organizations credibility by withholding information about the source's financial connection. The
term astroturfing is derived from AstroTurf, a brand of synthetic carpeting designed to resemble
natural grass, as a play on the word "grassroots." The implication behind the use of the term is
that there are no "true" or "natural" grassroots, but rather "fake" or "artificial" support, although
some astroturfing operatives defend the practice


In political science, it is defined as the process of seeking electoral victory or legislative relief for
grievances by helping political actors find and mobilize a sympathetic public, and is designed to
create the image of public consensus where there is none.[1][2] Astroturfing is the use of fake
grassroots efforts that primarily focus on influencing public opinion and typically are funded by
corporations and governmental entities to form opinions.[3] On the Internet, astroturfers use
software to mask their identity. Sometimes one individual operates through many personas to
give the impression of widespread support for their client's agenda.[4][5] Some studies suggest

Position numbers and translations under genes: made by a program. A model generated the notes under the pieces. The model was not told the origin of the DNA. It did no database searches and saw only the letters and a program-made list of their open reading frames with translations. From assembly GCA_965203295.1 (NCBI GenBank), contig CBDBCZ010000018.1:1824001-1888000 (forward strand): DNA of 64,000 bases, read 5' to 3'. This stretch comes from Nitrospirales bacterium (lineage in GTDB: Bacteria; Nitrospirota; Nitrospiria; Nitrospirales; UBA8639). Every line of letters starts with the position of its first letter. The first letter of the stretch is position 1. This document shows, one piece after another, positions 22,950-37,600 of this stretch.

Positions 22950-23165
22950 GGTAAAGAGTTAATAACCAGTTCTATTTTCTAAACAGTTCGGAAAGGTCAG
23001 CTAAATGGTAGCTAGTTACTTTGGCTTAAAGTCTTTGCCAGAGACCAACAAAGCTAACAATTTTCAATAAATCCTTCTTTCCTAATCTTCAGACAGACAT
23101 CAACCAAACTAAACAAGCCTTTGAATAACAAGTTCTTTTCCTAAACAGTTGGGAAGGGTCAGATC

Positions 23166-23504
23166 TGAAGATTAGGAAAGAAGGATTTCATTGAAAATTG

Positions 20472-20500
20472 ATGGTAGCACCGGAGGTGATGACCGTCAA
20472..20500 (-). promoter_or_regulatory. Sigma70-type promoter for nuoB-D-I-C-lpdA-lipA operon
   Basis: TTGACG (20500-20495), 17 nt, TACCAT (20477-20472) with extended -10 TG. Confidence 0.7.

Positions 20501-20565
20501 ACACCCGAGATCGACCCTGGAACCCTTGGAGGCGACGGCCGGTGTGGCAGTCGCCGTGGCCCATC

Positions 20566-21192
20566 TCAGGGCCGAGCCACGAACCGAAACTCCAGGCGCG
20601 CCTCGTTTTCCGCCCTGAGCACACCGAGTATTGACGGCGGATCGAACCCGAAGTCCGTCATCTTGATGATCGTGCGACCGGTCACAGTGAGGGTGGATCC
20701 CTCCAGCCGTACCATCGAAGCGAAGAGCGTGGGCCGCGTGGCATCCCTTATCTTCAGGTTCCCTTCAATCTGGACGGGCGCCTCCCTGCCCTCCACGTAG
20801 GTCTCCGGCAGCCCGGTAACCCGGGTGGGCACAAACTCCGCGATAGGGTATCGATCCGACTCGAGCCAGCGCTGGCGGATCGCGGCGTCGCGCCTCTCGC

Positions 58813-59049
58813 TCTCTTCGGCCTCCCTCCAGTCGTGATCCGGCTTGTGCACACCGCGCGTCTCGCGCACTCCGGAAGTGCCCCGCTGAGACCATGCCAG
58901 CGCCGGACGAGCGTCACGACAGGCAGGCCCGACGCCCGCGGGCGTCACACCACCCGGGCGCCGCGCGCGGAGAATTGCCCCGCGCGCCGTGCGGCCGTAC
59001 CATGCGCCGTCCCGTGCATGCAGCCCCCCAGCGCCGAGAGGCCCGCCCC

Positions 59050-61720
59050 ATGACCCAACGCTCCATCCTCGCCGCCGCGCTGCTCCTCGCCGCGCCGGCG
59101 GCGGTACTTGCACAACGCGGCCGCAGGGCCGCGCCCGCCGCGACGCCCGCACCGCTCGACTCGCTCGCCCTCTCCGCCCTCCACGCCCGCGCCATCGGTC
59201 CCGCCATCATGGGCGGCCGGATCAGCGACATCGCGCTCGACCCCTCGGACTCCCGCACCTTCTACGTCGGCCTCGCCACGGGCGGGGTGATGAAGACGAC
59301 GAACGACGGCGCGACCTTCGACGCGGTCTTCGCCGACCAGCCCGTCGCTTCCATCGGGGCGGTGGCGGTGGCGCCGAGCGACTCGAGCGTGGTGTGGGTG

astroturfing can alter public viewpoints and create enough doubt to inhibit action.[6] In the first
systematic study of astroturfing in the United States, Oxford Professor Philip N. Howard argued
that the internet was making it much easier for powerful lobbyists and conservative political
movements to activate small groups of aggrieved citizens to have an exaggerated importance in
public policy debates.[2]


Use of one or more front groups is one astroturfing technique. These groups typically present
themselves as serving the public interest, while actually working on behalf of a corporate or
political sponsor.[23] Front groups may resist legislation and scientific consensus that is
damaging to the sponsor's business by emphasizing minority viewpoints, instilling doubt and
publishing counterclaims by corporate-sponsored experts.[3] Fake blogs can also be created that
appear to be written by consumers, while actually being operated by a commercial or political
interest.[24] Some political movements have provided incentives for members of the public to
send a letter to the editor at their local paper, often using a copy and paste form letter that is